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Constructing a New Silk Road

19 Nov 2015

At the end of March 2015, the Ministry of Commerce of the People’s Republic of China announced the publication of a manifesto to put new efforts into enforcing regional development and security, under the well-known brand Silk Road. That initiative, even when published by the National Development and Reform Commission, does reach out as considering Silk Road spanning across the nations if not continents too. For any business entity, would there be any issues to consider, is the world politics and the movement and trends there of any interest or relevance? This article aims to address these questions from the broad perspective.

 

Information, Roads & Avenues

As the old traditional Silk Road was characterised by paths, avenues and roads to support trade and business globally, the new Silk Road must indeed consider the questions of Cybersecurity and Information, not just roads and railways.

 

In doing that, the Chinese Initiative refers to Information Silk Road and paves the way for the international security and development in that regards. It maintains that no single nation can uphold or develop critical infrastructure for the functioning cyber Silk Road, but coalitions and alliances need to be enforced. For that part, the Chinese tradition leans on Shanghai Cooperation Coalition, as forming partnership between the Russians, Chinese and other relevant countries and regimes.

 

Nevertheless, more than just cables, the initiative and indeed the evolving Asian identity, or BRICS if we wish, needs to have strong and developing identity as security provider also in the cyber domain, for the benefit of the economic ties and cooperation. While some other nations and alliances are declaring cyber security strategies where they maintain the need and form of nation-states to uphold their self-proclaimed global role, this initiative is more modest and aims to respect sovereignty and autonomy rather than try to create global caliphates.

 

Code of Conduct or Five Eyes

In the world political scene, in the post-national era, when the old legacy nations are eroding more and more, and various global businesses and transnational entities are gaining more relevance, have already developed distinctive ideologies on how to address the complex phenomena of cybersecurity.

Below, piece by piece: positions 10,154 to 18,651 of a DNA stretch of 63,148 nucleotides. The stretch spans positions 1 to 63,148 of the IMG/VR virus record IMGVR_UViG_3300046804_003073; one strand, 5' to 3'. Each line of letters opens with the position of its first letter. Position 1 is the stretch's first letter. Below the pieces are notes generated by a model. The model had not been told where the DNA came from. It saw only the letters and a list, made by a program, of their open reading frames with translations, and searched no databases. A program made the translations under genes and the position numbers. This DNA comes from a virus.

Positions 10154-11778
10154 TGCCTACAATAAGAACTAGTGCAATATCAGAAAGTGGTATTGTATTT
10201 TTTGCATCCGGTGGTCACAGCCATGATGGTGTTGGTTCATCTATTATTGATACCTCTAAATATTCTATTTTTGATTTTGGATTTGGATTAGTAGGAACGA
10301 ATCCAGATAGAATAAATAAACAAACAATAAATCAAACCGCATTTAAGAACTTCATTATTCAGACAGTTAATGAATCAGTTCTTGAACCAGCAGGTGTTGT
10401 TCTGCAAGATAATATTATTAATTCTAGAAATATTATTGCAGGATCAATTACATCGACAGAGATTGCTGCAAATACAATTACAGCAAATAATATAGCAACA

Some coalitions are advancing surveillance powers in the efforts to provide security and proclaim security providers authority, an approach that has become known in the world by loosely referring to the term of the Five Eyes. This approach has its roots in the western conception of Enlightenment which Michel Foucault described as the modern society of surveillance. This was something he described in his famous research as the transition to replace barbaric middle-aged punishment. As the nations are considering new security solutions in the cyber domain, it is only understandable to lean on history. However that maybe does not fully cover the issue or provide comprehensive consideration.

 

China has been advancing together with Russia and other partners something called Code of Conduct to be ratified in United Nations. This by its nature and definition leans on common agreements and indeed the respect of sovereignty and co-existence rather than power or fear of surveillance. This is relevant difference in the approach to global security mechanism, which is something global cyberspace is inevitably in the need of. Ideological differences between the two approaches, maybe reducible to the North/South, or BRICS/NATO antipodes, are highlighted by the non-existence of the other side of the coin, in the discourse of the matter locally. This is understandable from the political point of view, where the distinctive aims are serving as constructing the identity of the raising coalitions. However for the businesses operating in the global cyberspace, that distinction does only a little good.

 

Implications for Businesses

World politics plays a decent role in the business of enterprises, however the reality has been and mostly will be that the transnational organisations, enterprises and other entities, are left rather alone as with the security needs to operate in the cyber space. Legacy nation states only rarely are able to respond to the complex and global needs of enterprises, however with proper consideration and awareness of the developments on the global scene, businesses can ensure that they operate with relevant partners and acknowledge the potential of growth for example of the enforced Information Silk Road between east and west. For the businesses it is also relevant to commit in peaceful development in the world to not to undermine the wonders and immense potential of a global marketplace and interconnectivity of diverse societies and cultures.

 

For any enterprise or large transnational business, it is more important than ever to commit and engage with the global dimension of the world. At the dawn of global consumer network this was thought to be valid mostly for the “dot com”-businesses, however today it is critical if not existential question for most of them. The question is not so much any more if the business operations are digitalised, but that if the business recognises the processes in world politics and is able to swiftly adapt to the rapidly changing environment.

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